نتیجه گیری انگلیسی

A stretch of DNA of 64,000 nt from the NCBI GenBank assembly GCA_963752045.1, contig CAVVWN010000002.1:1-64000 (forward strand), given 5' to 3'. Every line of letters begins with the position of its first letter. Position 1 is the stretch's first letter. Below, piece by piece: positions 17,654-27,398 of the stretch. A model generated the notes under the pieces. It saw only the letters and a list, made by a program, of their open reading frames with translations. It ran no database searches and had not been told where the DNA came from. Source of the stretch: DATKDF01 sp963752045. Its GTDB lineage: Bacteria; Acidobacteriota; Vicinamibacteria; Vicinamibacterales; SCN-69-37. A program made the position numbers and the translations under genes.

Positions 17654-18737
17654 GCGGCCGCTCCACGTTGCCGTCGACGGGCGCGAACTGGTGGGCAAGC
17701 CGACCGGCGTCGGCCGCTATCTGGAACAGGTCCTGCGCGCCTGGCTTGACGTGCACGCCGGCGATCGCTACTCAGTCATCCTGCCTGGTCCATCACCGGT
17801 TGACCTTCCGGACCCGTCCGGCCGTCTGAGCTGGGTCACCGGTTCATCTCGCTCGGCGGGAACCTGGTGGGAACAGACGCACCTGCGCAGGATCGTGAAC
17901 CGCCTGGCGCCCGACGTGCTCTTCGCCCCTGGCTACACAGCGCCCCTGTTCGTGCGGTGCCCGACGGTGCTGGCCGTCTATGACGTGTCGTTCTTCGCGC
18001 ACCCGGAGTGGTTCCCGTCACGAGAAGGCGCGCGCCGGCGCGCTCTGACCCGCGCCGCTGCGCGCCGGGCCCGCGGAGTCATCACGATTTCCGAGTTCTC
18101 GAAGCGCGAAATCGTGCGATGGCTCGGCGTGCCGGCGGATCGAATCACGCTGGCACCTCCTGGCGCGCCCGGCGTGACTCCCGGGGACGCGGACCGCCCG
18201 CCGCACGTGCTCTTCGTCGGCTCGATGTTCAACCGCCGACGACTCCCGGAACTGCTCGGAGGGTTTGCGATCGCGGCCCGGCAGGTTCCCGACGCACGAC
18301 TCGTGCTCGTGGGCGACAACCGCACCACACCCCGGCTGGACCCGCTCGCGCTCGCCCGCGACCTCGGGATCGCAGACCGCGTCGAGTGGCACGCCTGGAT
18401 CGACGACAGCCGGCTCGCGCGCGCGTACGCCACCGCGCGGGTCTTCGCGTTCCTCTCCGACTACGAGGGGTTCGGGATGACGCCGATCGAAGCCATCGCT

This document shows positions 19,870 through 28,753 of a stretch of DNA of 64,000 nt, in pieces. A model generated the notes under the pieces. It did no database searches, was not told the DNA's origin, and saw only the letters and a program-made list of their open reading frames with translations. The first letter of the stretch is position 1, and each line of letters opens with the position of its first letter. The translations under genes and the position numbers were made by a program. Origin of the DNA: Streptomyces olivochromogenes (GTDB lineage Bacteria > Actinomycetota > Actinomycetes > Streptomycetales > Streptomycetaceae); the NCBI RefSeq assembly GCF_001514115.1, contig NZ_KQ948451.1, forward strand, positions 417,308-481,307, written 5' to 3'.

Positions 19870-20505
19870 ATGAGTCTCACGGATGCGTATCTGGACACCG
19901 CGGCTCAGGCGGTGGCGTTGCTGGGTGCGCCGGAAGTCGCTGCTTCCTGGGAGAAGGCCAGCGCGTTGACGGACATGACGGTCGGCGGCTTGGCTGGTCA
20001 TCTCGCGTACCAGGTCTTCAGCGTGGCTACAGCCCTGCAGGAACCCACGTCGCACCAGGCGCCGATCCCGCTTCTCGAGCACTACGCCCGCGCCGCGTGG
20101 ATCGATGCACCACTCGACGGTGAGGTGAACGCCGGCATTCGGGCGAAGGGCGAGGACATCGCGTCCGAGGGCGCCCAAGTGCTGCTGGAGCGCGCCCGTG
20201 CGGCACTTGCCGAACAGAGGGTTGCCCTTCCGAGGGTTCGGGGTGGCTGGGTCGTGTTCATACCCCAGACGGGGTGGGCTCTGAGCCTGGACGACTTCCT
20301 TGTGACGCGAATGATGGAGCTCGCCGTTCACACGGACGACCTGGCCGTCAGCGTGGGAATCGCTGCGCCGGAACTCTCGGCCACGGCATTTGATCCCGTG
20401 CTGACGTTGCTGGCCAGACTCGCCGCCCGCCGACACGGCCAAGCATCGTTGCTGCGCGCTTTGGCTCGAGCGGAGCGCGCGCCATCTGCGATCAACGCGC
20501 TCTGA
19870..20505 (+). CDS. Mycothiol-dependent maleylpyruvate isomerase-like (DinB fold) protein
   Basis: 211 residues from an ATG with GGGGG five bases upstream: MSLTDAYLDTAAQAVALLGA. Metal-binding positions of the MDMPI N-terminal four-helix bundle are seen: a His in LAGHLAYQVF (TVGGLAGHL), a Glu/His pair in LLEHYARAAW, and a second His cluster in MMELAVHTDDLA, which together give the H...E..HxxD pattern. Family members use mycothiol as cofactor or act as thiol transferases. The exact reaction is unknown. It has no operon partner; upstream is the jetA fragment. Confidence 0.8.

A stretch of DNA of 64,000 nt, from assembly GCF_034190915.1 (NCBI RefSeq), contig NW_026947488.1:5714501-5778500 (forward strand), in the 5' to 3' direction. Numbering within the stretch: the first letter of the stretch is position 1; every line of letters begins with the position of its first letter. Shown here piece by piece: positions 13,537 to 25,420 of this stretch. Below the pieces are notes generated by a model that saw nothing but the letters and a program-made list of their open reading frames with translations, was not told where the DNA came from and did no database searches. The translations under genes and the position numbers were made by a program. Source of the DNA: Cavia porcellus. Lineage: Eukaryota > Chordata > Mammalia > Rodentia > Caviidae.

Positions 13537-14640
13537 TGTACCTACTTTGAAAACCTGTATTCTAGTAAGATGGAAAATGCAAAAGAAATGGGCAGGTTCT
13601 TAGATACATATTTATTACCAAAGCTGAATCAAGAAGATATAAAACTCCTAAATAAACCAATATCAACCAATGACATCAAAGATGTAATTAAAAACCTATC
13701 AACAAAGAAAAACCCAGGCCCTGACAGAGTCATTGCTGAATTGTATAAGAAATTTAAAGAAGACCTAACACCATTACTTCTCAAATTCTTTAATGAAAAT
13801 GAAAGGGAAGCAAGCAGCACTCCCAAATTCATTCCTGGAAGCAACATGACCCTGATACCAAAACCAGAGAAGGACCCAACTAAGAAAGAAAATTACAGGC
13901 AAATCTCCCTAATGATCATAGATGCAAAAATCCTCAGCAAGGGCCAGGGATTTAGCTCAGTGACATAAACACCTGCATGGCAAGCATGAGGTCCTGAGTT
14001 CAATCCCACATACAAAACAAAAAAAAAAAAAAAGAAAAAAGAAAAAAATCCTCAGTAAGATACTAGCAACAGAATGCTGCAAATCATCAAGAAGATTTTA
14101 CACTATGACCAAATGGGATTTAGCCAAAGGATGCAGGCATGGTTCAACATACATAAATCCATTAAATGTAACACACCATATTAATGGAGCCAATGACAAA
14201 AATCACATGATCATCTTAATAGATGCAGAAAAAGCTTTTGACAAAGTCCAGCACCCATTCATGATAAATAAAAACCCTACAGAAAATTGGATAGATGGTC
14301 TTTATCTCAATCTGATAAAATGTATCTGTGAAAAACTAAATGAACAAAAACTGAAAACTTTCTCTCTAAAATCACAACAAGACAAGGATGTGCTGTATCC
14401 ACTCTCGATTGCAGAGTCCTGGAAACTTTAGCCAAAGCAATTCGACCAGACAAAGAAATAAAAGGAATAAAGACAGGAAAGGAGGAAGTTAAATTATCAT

Some people may argue that trying to become self-employed is not the most interesting entrepreneurial behavior. Entrepreneurship is ultimately about wealth creation, not about the creation of a job for the founder. However, starting a business and entering into self-employment is in most cases the first step of an entrepreneurial career. To really learn about entrepreneurship, it is not sufficient to study success stories, we also need knowledge about the process entrepreneurs go through on their way to success or failure. The present research illustrates that the theory of reasoned action and the theory of planned behavior are well suited for research into entrepreneurial behaviors. Salient beliefs concerning self-employment determine attitude toward self-employment. Attitude and subjective norm concerning self-employment determine intentions to become self-employed, and self-employment intentions determine actual entry into self-employment. The other variables included in the regressions were essentially noise. However, the finding that male entrepreneurs are significantly more likely to enter into self-employment than their female counterparts causes some concern and may be used to justify training programs that target female entrepreneurs. The findings reported here show a strong, highly significant relationship between self-employment intention and entry into self-employment, suggesting that entry into self-employment is an intentional behavior. Self-employment intention, in turn, is determined by attitude and subjective norms concerning self-employment. Attitudes may be altered in education and training programs. The finding that subjective norm is positively associated with self-employment intentions suggest that we should not only consider the venture idea and the entrepreneur when evaluating or promoting a new venture project. The entrepreneurs' household and significant others should also be taken into consideration. There is reason to believe that the measures of entrepreneurial self-efficacy included in the present research were wrong, given that the dependent variable was entry into self-employment and not growth. Future research should attempt to identify specific competences that are associated with different kinds of entrepreneurial behavior. When we can demonstrate that a specific competence is central for entrepreneurial progress, we should incorporate them in our entrepreneurship education and training programs.